I’ll be the first to admit that an entire album of “Shiny Happy People” and “Radio Song” would blow. And Out Of Time isn’t that album, even if it may fool you into thinking it is for several reasons – like the fact that the mix is sparkly clean like on Document but the songs lack any of the rock heft that album had. Plus there are lots of fruity strings and organs and vocals by Kate Pierson and other bubblegum pop adornments, so just about every song sounds bright and happy (and rather slight) even if they aren’t actually. Or that Mills sings lead on two songs and sounds nerdy in doing so (some people are just made for backup vocals and nothing more). But there are actually several more serious compositions here than there are novelty ones. Start with “Losing My Religion,” for one. Listening to it, I realize it has no chorus, or really any memorable hook beyond Buck’s plucking during the intro, so I have no idea why or how it became as a big a hit as it did, but it’s a great song and proves that Buck just needed a couple of years to learn how to use the mandolin in a conscientious manner. “Country Feedback” sounds like its title, and/or something Neil Young could’ve done during any non-Trans portion of his career. It’s Stipe’s favorite R.E.M. song by his own admission, I guess because that guy loves his own idiosyncratic, stream-of-conscious lyricism for some reason. But regardless, it’s actually a pretty haunting song, despite the fact that the slick nature of the album’s production actively works against any of the songs’ ability to sound like anything resembling “haunting.” My other favorite is “Me In Honey,” which has a fuzzy guitar on it and makes me bounce up and down happily. You’ll note that these are the final two songs in the running order, which means that unlike the last few REM records the album doesn’t completely crap out at the end, for which I am very appreciative.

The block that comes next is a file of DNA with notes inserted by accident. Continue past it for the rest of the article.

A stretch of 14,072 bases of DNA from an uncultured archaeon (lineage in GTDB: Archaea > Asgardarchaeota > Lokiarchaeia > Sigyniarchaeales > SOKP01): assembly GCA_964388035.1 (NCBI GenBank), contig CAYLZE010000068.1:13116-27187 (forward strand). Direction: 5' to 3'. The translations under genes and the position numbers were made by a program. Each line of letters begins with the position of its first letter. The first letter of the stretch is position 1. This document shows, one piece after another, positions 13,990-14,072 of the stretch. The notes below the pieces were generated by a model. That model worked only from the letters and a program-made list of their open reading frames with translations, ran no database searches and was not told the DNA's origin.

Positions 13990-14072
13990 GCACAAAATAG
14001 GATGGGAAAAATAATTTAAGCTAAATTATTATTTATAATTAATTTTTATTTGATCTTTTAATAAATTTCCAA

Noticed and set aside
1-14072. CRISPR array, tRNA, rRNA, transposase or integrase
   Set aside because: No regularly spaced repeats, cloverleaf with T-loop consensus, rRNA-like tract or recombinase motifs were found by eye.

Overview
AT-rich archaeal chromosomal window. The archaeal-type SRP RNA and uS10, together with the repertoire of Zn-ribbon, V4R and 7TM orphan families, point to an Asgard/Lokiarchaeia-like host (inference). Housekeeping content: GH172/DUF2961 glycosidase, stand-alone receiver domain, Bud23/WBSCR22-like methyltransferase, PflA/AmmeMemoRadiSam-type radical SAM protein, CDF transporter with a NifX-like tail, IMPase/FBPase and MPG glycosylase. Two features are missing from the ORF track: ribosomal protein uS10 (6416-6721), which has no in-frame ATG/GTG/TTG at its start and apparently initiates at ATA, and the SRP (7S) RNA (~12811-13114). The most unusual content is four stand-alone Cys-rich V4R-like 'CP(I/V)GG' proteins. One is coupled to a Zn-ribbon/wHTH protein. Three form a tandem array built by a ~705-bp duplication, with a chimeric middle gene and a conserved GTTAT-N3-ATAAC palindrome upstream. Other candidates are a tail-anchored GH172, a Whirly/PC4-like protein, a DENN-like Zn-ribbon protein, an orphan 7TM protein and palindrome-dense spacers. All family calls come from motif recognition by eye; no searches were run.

But the album could’ve been better with some easily made changes. It’s baffling that they included half-written throwaways like the waaaaaaaaay too long lullaby-like instrumental “Endgame” or “Belong” (though I’ve warmed to that one… the verses are worthless, but the wordless chorus sections are beautiful. Jeez, I think Mills’ voice dominates this album almost as much as Stipe’s does. Michael must’ve been too busy fretting about his hair loss to sing as much as he should have) in lieu of great songs like “Fretless” and “It’s A Free World, Baby,” which were recorded during these sessions and used as B-sides. They’re both better than the majority of the material on the album, and more serious, too – this record could’ve definitely used some of the minor key stateliness of “Fretless.” Perhaps if they were included, the album wouldn’t have appeared as cotton candy sweet as it does. But I’m guessing that with the oodles of cash it made them, REM are just fine with it the way it is.



One Comment

  1. Justin wrote:

    My first experience of R.E.M. came with this album and I often find myself returning to it when I need my “fix.” Considered an aberration at the time it was released, for its acoustic instruments and lush orchestrations, Out of Time is actually not too far removed from the quieter moments explored on Green. Both albums feature nature imagery, descriptions of intimate human relationships, feelings of loss or of being lost along with the requisite rock n’ roll musical platform of bass, drums, vocals and electric guitars.

    In a nutshell, I don’t know that the album is too odd for R.E.M. but certainly was out of place in 1991’s musical landscape. It holds up quite well after twenty years (!) I still love this album. Highlights include: “Low,” “Country Feedback,” “Losing My Religion” and “Texarkana” where Michael Stipe delivers one of his best vocal performances singing the background vocal.